Hermann, the bass trombone player in the symphony orchestra, was a school friend of the leader of the Bundeswehr Big Band, which was sta­tioned at the old war­time military radio complex in Euskirchen. This was the official German Army, Navy, Air Force band, only there for publicity pur­poses. They never played anything but show and dance music, jazz orien­tated, and never, ever, played on parades, or military occasions.

The band was great, and Hermann got me an introduction to Egon Suhrenkamp, who directed the band. He was a Master Sergeant, but the real boss of the band was a career soldier named Major Schiffer. This guy knew nothing about music, and had nothing to say about policy in the band, but he made damn sure that his name got plastered all over the place wherever the band played.

I wrote Egon a score of the tune The High and the Mighty to try out, with rock rhythms, and featur­ing the three girl singers all the way through, but singing without words and min­gling all the time with the wind instruments. Singing EEEEE, AHHHHH, OHHHHHH or OOOOOOO in unison produces stunning effects from a vocal group. The result gave the band a strange, almost heavenly sound. Icy fingers played up and down my spine when I first heard it.

A few days after I’d sent the score Egon called up and gave me twelve ti­tles to write for the band—a whole LP.

The band came to Saarbrücken after they’d finished the recording and Egon took me into a pub to hear the music. He just gave the bartender some money to slip the cassette into the audio system.

No one in the pub reacted to the music, but the bartender gave Egon the cas­sette back almost at once, saying that his customers didn’t dig that kind of rub­bish.

I thought—Jesus, can it really be that bad? I’d had to write ev­erything in a tearing hurry. I could hardly hear anything in there any­way, because of my rotten ears.

I went with the band to the Saarlandhalle, where they were making a TV show, and found that the whole show had been based on my music. The band was just mim­ing to the newly recorded playback, and it sounded fan­tastic.

The girls almost stole the show, three great looking chicks. One of the girls came from Iran, a dark-haired beauty, and we hit it off right away.

What amazed me the most was the way the band had played on the record­ing. Everything I had written had been faithfully reproduced, great playing, won­derful feeling, with no alterations.

Many bandleaders like to show how clever they are by changing things in ar­rangements, without really knowing why certain things have been written in there. Usually they ruin the whole concept of the piece. One guy in Hamburg once took all of the raised ninths out of an introduction I had written for his orchestra, thinking that they were wrong notes. This turned a very exotic bit of writing into a succession of plain major chords, which made the piece sound ridiculous. Egon hadn’t done anything like that, and had somehow got inside my brain, bringing out the very best in everything.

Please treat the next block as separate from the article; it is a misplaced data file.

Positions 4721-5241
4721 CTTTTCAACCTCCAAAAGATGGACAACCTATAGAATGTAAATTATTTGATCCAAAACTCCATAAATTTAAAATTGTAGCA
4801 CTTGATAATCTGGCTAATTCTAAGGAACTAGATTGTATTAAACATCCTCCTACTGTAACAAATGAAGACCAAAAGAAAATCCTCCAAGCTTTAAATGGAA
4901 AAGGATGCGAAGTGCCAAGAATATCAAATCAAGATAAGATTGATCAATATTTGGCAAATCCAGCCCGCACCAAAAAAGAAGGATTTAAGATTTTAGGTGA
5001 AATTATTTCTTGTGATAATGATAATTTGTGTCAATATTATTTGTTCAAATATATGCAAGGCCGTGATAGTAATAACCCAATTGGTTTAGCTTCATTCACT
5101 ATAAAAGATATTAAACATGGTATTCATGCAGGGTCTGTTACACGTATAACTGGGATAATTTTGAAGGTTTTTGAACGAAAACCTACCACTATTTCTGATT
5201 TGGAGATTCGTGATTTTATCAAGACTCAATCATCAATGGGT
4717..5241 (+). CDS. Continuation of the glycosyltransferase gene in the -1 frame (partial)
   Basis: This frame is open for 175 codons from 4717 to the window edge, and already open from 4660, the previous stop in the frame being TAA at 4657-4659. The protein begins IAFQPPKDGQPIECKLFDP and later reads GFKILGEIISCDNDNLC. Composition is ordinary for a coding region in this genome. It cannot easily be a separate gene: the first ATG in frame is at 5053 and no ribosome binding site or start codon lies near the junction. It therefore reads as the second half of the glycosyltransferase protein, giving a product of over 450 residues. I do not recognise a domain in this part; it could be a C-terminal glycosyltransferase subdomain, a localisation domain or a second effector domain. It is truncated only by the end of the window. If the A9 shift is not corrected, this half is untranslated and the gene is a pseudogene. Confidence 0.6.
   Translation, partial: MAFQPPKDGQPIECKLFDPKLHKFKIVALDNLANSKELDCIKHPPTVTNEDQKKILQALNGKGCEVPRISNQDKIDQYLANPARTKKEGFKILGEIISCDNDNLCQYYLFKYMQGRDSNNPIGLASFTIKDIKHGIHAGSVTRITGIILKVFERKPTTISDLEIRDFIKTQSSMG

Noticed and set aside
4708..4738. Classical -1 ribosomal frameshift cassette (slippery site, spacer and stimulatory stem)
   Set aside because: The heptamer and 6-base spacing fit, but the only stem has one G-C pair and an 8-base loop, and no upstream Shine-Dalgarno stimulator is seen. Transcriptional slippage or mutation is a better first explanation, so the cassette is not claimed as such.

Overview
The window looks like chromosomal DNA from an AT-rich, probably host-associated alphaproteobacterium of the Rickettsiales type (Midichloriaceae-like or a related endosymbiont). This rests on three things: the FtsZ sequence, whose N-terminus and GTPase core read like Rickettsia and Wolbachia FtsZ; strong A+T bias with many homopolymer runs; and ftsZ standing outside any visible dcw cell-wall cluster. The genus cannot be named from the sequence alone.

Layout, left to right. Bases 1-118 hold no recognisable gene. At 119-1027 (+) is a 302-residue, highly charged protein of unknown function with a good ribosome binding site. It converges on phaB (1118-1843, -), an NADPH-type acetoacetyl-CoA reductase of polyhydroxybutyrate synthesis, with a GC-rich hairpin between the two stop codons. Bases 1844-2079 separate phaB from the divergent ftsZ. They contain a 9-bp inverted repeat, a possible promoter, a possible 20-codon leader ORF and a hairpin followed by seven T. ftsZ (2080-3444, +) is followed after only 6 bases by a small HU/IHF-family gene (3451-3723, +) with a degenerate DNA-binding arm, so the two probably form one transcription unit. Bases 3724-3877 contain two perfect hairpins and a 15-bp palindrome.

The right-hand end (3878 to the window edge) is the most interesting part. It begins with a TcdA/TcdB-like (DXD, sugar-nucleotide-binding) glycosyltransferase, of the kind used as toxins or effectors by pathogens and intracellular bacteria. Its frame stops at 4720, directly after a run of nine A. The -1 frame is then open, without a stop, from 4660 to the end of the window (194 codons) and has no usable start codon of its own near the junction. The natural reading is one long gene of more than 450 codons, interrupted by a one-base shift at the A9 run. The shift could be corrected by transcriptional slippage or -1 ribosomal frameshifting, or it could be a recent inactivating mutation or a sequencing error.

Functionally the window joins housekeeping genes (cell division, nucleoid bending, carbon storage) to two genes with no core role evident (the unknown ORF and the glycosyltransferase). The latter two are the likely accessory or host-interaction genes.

Major Schiffer didn’t like the LP because it wasn’t commer­cial, didn’t have his name plastered all over it, and didn’t have any tunes composed by himself on it, whereby he could cop royalties.

Egon told me that it was the best set of recordings the band had ever made in its long career. He had ferocious arguments with Schiffer about this new kind of music, which was ultra-modern jazz/rock, using all the electronics available to me.

It got to the point where I was going to intervene with my Minis­ter-Presi­dent friend, to try and get Schiffer shifted from the job. Then Egon retired from the army suddenly, thoroughly disillusioned by every­thing.

I never received any more arrangement contracts from the Bun­deswehr af­ter he left, and the band settled back sullenly into playing pop music. It was a shame, with such a tremendous potential.

Getting money from the Bundeswehr meant filling in several forms in sex­tuple. These were the same forms used by the army for ordering tanks and air­planes. The position where you had to write in the price had nine places on it—room to write in a figure of up to 999.99 million marks. The com­pleted forms went everywhere, including one copy to the Gen­eral Secretary of UNO.

I had to fly quite often to Cologne, sometimes for a week at a time, for re­cord discussions with Egon. The cost was enormous, with a regu­lar flight, hotels and trans­port. The Bundeswehr didn’t pay those kind of costs, so that I had to put down some really stratospheric charges for my arrangements to cover expenses.